Haydn: Seven Last Words of Christ on the Cross (CD review)
Many classical-music fans know that Haydn composed The Seven Last Words of Christ on the Cross first for orchestra, then for quartet, and later authorized a keyboard transcription. What people may not know is that he also arranged the piece as a cantata for voices and orchestra.
But it came about almost by accident. The idea never occurred to him to add voices until he was returning home from his second trip to England in 1795 and stopped off at the Bavarian town of Passau, where he coincidently heard a vocal-orchestral version of his work arranged by the local Kapellmeister, Joseph Friebert. There were no copyright laws back then, so I guess Friebert could do whatever he wanted with Haydn's music. The new arrangement impressed Haydn, although he thought he could do even better himself. And he did, in the version we hear on this disc, a version premiered in 1796.
According to the booklet note, Haydn rearranged several of the orchestral parts, added several more introductions, including a fairly lengthy one between the Fourth and Fifth Words, and then used mostly the Kapellmeister's sung text for the vocals.
The result is different, to say the least, and if anything sounds more spiritual than ever, especially in this recording with the Accentus Choir and the Akademie fur Alte Musik Berlin. It can also be a little easier to sit through, the vocal parts adding a bit more variety to the movements. Haydn had written about his original composition that "The task of writing seven successive adagios, each of them to last around ten minutes, without wearying the listener, was by no means an easy one." For this vocal-orchestral arrangement, the composer has less chance of "wearying" anybody.
Naive's recording of the soloists, the choir Accentus, and the Akademie under the direction of Laurence Equilbey is quite good. Never too forward, never too dull or reserved, the sound is quite natural and transparent, the singers well integrated into the aural setting. It's all rather beautiful, actually, and the disc makes a perfect addition to one's Haydn music library, complementing renditions for orchestra and quartet alone.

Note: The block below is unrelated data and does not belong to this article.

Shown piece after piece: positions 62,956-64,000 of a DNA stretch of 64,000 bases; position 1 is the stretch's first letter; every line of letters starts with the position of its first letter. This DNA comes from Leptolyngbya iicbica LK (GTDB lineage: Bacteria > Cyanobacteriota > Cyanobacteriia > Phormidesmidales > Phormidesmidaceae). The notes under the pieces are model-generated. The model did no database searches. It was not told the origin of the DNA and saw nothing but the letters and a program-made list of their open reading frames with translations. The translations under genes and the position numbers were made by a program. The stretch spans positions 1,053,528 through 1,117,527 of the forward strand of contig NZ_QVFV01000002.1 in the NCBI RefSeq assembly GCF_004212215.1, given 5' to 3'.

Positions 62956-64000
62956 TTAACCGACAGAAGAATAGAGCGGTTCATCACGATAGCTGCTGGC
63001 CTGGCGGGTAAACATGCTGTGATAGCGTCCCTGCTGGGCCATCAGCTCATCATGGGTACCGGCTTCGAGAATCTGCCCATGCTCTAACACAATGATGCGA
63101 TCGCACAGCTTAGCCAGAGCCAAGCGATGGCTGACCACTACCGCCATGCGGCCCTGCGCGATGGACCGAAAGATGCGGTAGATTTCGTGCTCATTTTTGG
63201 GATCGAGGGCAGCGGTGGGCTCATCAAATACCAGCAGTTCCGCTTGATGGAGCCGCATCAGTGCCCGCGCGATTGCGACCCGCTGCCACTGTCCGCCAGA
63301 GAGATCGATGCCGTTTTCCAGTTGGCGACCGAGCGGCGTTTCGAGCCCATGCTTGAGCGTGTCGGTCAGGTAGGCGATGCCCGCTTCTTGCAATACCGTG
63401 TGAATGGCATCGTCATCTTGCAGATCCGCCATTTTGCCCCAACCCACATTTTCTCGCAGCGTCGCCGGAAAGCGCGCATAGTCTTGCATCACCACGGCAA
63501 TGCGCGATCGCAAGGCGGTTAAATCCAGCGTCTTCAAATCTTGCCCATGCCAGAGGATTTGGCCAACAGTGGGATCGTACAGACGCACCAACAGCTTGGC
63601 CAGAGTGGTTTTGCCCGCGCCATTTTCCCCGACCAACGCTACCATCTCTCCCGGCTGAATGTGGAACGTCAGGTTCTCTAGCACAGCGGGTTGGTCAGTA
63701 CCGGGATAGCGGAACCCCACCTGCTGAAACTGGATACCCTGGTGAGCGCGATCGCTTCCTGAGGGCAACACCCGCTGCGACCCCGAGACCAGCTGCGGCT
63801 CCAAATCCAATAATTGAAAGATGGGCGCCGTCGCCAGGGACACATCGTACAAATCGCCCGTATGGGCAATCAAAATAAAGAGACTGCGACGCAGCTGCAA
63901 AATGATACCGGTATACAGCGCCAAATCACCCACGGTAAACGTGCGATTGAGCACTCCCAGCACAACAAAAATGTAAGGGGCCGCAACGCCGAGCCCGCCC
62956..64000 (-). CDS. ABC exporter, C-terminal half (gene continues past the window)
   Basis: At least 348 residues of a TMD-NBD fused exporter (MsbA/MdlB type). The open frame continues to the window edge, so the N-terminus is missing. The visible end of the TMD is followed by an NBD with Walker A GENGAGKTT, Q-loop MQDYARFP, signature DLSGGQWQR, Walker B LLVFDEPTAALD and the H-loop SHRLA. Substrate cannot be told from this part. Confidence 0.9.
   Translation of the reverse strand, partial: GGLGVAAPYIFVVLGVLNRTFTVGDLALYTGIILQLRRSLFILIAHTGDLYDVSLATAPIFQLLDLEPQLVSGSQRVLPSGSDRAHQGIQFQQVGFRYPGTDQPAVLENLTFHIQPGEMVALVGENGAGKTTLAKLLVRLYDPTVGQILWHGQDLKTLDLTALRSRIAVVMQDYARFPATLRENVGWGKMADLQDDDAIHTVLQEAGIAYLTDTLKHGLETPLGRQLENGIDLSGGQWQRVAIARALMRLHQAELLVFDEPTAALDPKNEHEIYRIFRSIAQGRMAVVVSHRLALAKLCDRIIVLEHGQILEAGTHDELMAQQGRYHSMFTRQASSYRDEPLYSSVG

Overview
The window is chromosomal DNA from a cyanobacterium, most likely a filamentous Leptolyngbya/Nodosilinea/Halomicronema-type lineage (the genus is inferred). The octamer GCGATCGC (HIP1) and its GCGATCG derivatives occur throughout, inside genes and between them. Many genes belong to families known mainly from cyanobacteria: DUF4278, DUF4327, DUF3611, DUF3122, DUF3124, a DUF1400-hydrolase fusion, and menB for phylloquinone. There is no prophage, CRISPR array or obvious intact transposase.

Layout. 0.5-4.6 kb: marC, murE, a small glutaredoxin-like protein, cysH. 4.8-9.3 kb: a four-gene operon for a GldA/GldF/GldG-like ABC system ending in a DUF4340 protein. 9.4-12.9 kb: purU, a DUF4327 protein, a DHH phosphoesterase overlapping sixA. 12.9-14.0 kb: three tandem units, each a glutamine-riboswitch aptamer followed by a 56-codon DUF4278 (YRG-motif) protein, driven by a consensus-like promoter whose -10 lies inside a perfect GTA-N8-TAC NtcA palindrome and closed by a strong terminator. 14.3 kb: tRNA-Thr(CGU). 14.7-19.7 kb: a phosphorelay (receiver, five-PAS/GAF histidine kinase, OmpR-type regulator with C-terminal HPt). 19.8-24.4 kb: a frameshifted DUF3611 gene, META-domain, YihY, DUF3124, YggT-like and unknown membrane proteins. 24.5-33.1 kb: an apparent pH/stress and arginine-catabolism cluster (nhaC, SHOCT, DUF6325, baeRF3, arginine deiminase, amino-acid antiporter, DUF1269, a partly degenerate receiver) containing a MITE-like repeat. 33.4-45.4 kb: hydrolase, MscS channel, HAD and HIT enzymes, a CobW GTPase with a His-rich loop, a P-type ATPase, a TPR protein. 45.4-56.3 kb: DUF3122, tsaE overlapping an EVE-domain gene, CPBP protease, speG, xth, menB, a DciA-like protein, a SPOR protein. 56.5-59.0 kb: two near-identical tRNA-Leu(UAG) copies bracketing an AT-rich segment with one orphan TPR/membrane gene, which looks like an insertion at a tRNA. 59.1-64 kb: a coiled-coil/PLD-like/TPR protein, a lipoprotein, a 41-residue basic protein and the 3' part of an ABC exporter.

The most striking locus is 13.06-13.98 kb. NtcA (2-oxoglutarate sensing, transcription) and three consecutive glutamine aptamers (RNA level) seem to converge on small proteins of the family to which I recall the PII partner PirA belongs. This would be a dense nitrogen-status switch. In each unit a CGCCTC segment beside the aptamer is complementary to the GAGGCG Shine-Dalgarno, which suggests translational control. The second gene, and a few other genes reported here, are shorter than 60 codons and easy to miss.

William (Bill) Heck, Contributing Reviewer
Among my early childhood memories are those of listening to my mother playing records (some even 78 rpm ones!) of both classical music and jazz tunes. I suppose that her love of music was transmitted genetically, and my interest was sustained by years of playing in rock bands – until I realized that this was no way to make a living. The interest in classical music was rekindled in grad school when the university FM station serving as background music for studying happened to play the Brahms First Symphony. As the work came to an end, it struck me forcibly that this was the most beautiful thing I had ever heard, and from that point on, I never looked back. This revelation was to the detriment of my studies, as I subsequently spent way too much time simply listening, but music has remained a significant part of my life. These days, although I still can tell a trumpet from a bassoon and a quarter note from a treble clef, I have to admit that I remain a nonexpert. But I do love music in general and classical music in particular, and I enjoy sharing both information and opinions about it.
The audiophile bug bit about the same time that I returned to that classical music. I’ve gone through plenty of equipment, brands from Audio Research to Yamaha, and the best of it has opened new audio insights. Along the way, I reviewed components, and occasionally recordings, for The $ensible Sound magazine. Recently I’ve rebuilt--I prefer to say reinvigorated--my audio system, with a Sangean FM HD tuner and (for the moment) an ancient Toshiba multi-format disk player serving as a transport, both feeding a NAD C 658 streaming preamp/DAC, which in turn connects to a Legacy Powerbloc2 amplifier driving my trusty Waveform Mach Solo speakers, supplemented by a Hsu Research ULS 15 Mk II subwoofer.